Within our family of medical and technical solutions, my team and I believe in ongoing personal development strategies to increase desired outcomes. Learning more about the art of negotiation is a skill that can enhance all aspects of business – and life – when mastered. However, fear and a lack of confidence keeps some from asking for what they want. If negotiation is important for today’s forward thinkers, what steps are available to help seize everyday opportunities?
Fontini Iconomopoulos, author of Say Less, Get More, believes some people panic and lose composure during the negotiation process. To overcome these challenges, she suggests taking mindful pauses and staying authentic to your best possible outcome throughout negotiation discussions. Iconomopoulos recommends preparing proposals that convey self-assuredness. She also believes in the power of arming yourself with proven examples of prior success to share with new contacts. Asking straightforward open-ended questions can also support gaining more information while also inviting your audience to remain receptive to innovative and/or new ideas. Iconomopoulos suggests that some people are more likely to take offense if you ask them too many “why” questions upfront regarding how they did something, so incorporate how and what questions too.
When negotiating, consider a collaborative approach that incorporates a mutually beneficial mindset. In Iconomopoulos’ publication, she suggests five questions to help you assess negotiation interests.
5 Questions to Help Assess Negotiation Interests
- What’s their objective? – What do they need?
- What are the stakes? – What happens if they don’t succeed?
- Whom does this affect? – Whose interests do they represent? Who are the stakeholders?
- What leverage do they have? – How much negotiating power does the other party have?
- How do other parties perceive you? – Do they regard you as powerful or powerless?
Aim to Create Value: 9 Ways
Iconomopoulos also suggests the following ways to help generate value during negotiation discussions:
- Focus on Mutual Value: Remember that money isn’t your main objective. Seek to create mutual value.
- Suss Out Interests: Take time to figure out what the other party wants. Imagine diverse ways you could collaborate to serve both of your interests.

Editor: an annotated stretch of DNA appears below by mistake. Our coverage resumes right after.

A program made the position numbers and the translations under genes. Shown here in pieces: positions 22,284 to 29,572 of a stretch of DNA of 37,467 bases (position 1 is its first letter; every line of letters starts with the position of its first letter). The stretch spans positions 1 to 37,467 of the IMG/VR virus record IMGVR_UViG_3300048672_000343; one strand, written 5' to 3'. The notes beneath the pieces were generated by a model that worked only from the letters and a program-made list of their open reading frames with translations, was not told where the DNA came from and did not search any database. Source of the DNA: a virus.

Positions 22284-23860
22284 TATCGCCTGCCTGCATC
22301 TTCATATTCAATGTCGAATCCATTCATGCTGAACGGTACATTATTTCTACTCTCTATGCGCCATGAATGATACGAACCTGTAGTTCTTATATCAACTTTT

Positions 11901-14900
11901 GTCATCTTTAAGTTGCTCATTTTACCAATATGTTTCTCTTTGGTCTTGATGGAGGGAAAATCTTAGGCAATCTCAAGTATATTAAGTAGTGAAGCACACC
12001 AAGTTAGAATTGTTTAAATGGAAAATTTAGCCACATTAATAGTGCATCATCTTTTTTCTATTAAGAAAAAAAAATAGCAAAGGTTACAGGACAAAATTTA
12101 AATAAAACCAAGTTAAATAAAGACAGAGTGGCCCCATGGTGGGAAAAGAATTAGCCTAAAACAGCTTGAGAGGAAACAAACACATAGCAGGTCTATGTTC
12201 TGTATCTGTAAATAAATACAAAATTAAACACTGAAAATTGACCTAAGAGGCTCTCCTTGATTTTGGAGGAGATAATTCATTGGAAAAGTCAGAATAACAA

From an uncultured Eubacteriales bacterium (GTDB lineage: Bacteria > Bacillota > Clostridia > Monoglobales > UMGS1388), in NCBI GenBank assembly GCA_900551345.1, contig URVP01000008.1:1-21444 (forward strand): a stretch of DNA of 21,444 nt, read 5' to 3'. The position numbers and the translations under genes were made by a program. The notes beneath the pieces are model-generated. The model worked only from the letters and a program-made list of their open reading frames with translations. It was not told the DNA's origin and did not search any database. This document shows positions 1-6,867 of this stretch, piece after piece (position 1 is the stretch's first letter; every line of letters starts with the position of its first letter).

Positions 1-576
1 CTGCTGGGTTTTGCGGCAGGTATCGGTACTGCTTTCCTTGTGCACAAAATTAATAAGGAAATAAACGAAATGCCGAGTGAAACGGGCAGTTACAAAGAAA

- Listen to Others: People find satisfaction in others hearing them. Understand that acknowledging others’ points of view is different from agreeing with them.
- Decide What to Share: Decide which information you will share ahead of time.
- Identify Possible Value Sources: Consider which variables you could trade to create qualitative and/or quantitative value for everyone. Potential variables range from advertising to exclusivity deals.
- Assess Variables: What are you willing to give away, what do you hope to get, and with what will you not part with? Identify possible areas of conflict as you prepare your proposals.
- Don’t Settle: Never give away more valuable variables than the other party gives you.
- Create Conditions: When making proposals, make it clear that you will give other parties something of value to them only if they meet your conditions.
- Consider Motivation: Reflect on other parties’ primary motivations and objectives. When introducing your proposal, frame the options you present by reminding them of your desire to create needed value for them.
Did you know our words account for only 7% of the message we send to others? Interestingly enough, body language accounts for 55% and voice tone for 38% says psychologist and communication researcher Albert Mehrabian. This means successful negotiation often requires leveraging all three communication modalities (tone of voice, body language and words). Remember to choose your words carefully and strategically. When you use fewer words during negotiation, you appear more confident. Avoid using words that can make some view you as uncertain. For example, avoid saying “I think” (replace with “I believe”) before you express opinions. Poor body language can also undermine credibility during negotiations. People may be less likely to view someone with stooped posture as a leader so be mindful of your posture throughout each discussion.
Leveraging unconventional techniques can help you experiment with new ways to create mutually beneficial relationships and overcome negotiation anxiety. Whether you want to petition your loved ones for more alone time or if you’re asking for a salary increase from your manager, strong negotiators understand people. I invite you to explore applicable strategies to become a more effective negotiator in 2022.
Leadership Challenge: What other valuable negotiation tips have you and your team found effective? Share your thoughts in comments.
Brandon Rouse leads a diverse and growing team of professionals well-versed in the challenges facing healthcare today. Headquartered in Oklahoma City, OK, Brandon’s experienced team represents various technological and innovative medical solutions. ZB RX Medical is a direct distributor of Zimmer Biomet.